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The horses (looking oh so innocent) – Rosa and Storm

 

One of the main differences in Triple H camping is that T and Nollind hit the trails on horseback instead of hiking with us. Of course, if you’ve read our blogs from a few years back, you’ll know that it’s our own fault, mine in particular, that we don’t get to go along on horseback rides anymore. There were just too many squirrels and other woodland creatures and I couldn’t seem to stick to the trail. My last trail ride was down at Etherington Creek in south Kananaskis when I ran off after a deer and Logan followed. We were gone quite a while so I think that was the infamous straw that broke the dog’s fun. I’m not sure if Logan’s ever quite forgiven me, although he wouldn’t be able to keep up with the horses anymore anyway.

But the horse trip last weekend was different … in a very good way. It was the addition of more humans, humans without horses, that made the difference. Our friends G and S were part of this excursion which meant that we had humans to walk with. It also meant being on a leash and not chasing after woodland creatures but, hey, that was absolutely okey dokey with me. I got to go walking instead of waiting in the trailer.

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Big Elbow Trail – Day 1

 

The eight of us would start off down the trail together, and then T and Nollind would carry on with the horses when it was time for us to turn back. We were mostly turning back because Logan gets sore if we walk too far, so I pleaded with them to let me follow the horses. (I look kind of pathetic in the photos, pulling on my leash toward the horses and wagging my tail like it’s on fire, so I’ll not include one here.) I think I was pretty close to convincing T to let me go with them but Nollind was the annoying voice of reason. I would have been good … well … maybe. I would have tried.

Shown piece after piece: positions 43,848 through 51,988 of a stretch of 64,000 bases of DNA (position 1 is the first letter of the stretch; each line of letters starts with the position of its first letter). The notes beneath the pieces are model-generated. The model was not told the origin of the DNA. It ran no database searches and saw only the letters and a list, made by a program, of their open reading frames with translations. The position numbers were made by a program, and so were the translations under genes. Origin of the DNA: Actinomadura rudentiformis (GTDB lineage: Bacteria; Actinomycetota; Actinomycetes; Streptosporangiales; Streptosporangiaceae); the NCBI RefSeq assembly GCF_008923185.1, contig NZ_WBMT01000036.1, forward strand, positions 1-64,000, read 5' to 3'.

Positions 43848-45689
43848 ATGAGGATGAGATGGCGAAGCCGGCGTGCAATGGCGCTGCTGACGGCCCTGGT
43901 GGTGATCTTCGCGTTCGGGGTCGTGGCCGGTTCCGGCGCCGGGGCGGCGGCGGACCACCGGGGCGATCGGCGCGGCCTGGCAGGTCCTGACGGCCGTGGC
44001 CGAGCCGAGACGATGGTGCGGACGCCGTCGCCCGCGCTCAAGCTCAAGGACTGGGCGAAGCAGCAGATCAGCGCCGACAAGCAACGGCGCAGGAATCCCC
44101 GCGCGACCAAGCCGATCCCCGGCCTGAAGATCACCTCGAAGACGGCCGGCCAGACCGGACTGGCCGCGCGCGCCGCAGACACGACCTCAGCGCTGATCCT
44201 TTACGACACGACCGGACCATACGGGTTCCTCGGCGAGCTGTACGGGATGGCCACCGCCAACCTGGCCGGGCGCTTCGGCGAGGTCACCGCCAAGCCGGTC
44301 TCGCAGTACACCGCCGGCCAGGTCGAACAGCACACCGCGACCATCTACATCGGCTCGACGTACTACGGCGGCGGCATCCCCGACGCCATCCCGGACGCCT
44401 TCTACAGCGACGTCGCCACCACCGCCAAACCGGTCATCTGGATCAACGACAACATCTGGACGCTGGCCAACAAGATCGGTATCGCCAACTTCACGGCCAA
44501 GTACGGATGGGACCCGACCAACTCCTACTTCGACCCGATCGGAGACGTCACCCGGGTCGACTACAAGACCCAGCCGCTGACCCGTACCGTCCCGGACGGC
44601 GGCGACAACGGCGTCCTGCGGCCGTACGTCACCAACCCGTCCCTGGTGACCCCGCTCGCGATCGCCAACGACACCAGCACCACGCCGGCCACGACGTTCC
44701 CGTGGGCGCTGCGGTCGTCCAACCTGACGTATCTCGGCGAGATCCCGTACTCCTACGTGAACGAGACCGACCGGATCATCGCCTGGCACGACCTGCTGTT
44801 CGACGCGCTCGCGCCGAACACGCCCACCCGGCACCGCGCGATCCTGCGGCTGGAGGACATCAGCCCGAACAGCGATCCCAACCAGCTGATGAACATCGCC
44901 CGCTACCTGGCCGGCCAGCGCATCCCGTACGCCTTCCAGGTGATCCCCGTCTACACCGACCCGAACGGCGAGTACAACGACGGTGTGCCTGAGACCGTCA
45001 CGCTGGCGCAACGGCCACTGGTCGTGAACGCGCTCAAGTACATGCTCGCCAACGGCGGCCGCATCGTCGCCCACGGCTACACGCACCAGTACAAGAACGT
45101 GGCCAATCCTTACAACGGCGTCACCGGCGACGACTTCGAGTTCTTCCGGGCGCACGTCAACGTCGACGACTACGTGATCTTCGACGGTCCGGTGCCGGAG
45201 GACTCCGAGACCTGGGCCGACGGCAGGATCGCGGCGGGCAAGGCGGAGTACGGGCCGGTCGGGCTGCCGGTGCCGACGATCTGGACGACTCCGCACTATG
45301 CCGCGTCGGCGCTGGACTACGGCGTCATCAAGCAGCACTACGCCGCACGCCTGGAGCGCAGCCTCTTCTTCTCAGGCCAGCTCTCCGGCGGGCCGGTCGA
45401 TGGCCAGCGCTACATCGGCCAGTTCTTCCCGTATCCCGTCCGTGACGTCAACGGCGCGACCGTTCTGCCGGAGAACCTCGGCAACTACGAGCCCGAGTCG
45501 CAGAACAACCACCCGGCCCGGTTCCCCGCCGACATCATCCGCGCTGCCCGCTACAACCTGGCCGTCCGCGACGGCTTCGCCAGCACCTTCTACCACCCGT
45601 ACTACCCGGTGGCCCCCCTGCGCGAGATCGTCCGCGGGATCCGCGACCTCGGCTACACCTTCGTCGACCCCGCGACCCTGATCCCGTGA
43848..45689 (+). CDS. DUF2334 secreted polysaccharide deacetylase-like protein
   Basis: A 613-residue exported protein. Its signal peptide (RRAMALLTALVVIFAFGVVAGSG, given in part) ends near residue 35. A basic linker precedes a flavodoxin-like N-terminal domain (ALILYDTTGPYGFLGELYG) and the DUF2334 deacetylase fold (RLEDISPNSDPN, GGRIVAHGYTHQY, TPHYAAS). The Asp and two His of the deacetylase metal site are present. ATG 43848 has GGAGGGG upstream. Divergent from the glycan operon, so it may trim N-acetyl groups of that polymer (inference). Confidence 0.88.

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Heading for Ford Knoll Trail – Day 2

 

We camped at an old favourite, Little Elbow Equestrian. Three days and two nights. All three days included an hour or so of walking and at least one swim, and both nights were filled with food, drinks, and camaraderie around the campfire. G and S are the best kind of people, dog people, so there were treats and attention galore! I know they’re missing their Dixie, so I do my best to fill a little bit of that big empty space she’s left behind.

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Morning coffee around the Little Red Campfire.

 

The living space in the horse trailer is a lot smaller than in Sid, and it doesn’t have heat, so accommodations were not quite as luxurious as we’re accustomed to, but we had our jackets to wear at night like pyjamas. I’m normally not a fan of anything that resembles clothing but, at just 5 degrees Celsius (41 Fahrenheit) overnight, I was happy to make an exception.

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Still wearing my PJs while I sample Nollind’s coffee.

 

Even with the jacket, I don’t think I slept that well because by Sunday afternoon, when T and Nollind were readying the horses and trailer to travel, Logan and I fell asleep in the shade, exhausted. Or it could have been all that fresh mountain air. Or maybe it was watching all that post-ride grooming, packing, and stall cleaning. Whatever the cause, it was the good kind of tired, the kind that comes from days spent outdoors, with friends.

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The good kind of tired.

Camping with Humans

It seems an odd thing humans do. They leave behind a perfectly good house with food and beds and a fully functioning bathroom to go and stay in a much smaller, less comfortable accommodation with more limited amenities. They call it camping.

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Just a short stroll from our campsite, where Boulton Creek meets Lower Kananaskis Lake.

 

When travelling you have to stay somewhere so I get it when we spend weeks far from home and stay in Sid, the trailer.  But when we “camp”, we’re only two hours from home. We could enjoy a day in the mountains and still sleep in our own beds. However, last weekend, there we were, camping.